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Divorce Business Valuation: Community Property vs. Separate Property
If you developed your business during the marriage, you will need to figure out how much that business is worth and divide the assets. Both spouses would be entitled to equal shares of the business’s value. However, if you started the business before the marriage and kept all your business assets completely separate from the marital assets, it could be separate property. In some cases, it may be partially separate property and partially community property.
Figuring out how much a business is worth requires a Certified Public Accountant (CPA) or business appraiser who understands valuation of business for divorce. This expert will prepare a report that compiles all the commercial assets together to present a figure to a court. It is important that the expert has experience valuating businesses for divorce. This is important because that valuation will differ from general market evaluations. For example, there may additional discounts for the lack of marketability or transferability that are specific to spouses in divorce.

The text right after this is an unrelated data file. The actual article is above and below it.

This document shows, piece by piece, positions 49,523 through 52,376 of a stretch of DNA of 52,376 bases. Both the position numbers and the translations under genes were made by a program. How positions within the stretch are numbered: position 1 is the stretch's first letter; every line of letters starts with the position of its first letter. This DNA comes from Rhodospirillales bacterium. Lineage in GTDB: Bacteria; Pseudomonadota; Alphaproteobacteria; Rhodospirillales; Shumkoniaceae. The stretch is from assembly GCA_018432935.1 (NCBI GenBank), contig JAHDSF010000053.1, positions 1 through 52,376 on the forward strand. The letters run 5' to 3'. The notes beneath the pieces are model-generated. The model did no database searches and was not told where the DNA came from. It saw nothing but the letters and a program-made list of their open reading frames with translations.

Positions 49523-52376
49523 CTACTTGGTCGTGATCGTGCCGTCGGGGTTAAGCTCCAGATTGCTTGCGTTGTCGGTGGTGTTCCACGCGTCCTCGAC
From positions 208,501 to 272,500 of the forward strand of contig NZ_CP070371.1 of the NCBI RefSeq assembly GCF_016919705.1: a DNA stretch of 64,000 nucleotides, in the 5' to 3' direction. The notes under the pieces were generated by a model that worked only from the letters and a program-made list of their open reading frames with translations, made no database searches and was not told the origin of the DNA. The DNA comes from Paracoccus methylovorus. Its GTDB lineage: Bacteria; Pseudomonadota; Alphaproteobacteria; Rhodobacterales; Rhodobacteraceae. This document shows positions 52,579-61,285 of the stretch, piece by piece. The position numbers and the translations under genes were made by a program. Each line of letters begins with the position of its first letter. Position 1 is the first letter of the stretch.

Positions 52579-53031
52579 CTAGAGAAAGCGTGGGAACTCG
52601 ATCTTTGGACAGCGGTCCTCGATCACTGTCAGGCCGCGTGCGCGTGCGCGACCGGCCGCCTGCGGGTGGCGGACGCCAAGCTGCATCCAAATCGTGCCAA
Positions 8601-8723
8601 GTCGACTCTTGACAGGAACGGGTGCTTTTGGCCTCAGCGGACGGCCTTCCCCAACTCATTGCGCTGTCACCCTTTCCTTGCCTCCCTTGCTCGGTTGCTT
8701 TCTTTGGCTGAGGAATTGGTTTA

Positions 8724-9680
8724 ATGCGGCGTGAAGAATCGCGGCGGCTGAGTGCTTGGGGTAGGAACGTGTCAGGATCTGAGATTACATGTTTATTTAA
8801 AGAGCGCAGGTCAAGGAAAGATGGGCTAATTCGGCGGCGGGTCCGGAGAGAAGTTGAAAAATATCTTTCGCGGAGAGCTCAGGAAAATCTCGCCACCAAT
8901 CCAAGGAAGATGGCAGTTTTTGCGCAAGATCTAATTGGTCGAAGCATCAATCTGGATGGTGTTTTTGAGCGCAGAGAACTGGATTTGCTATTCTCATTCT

It is not uncommon for both spouses to each have their own business valuators who may come to different conclusions. In such a case, the parties will have to come to an agreement or have the court determine the value of the business.
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The following could all be considered business interests. They would all need to be assessed, valued and divided according to California community property law:
- Ownership of closely-held or family businesses (including corporations and franchises)
- Business interests in larger companies
- Commercial real estate ownership or rights
- Professional practices
- Limited partnerships
- Rights to copyrighted or patented works
How Can I Protect My Business in a Divorce? Importance of Marital Property Agreements
Both prenuptial and postnuptial agreements can preserve some of your business assets in a divorce. If a business owner and his/her spouse settle on a prenuptial agreement before marriage, it can clearly outline what would happen to the business property due to divorce or death. Prenups also clearly outline what would happen to all other property, including joint accounts, physical property, stock options and retirement savings.
Postnuptial agreements outline what happens to different types of property in the event of a divorce. Couples can prepare postnuptial agreements any time after marriage. However, keep in mind that family law courts often highly scrutinize these documents. Always speak to a family law attorney if you wish to have a postnuptial agreement drafted for a business interest.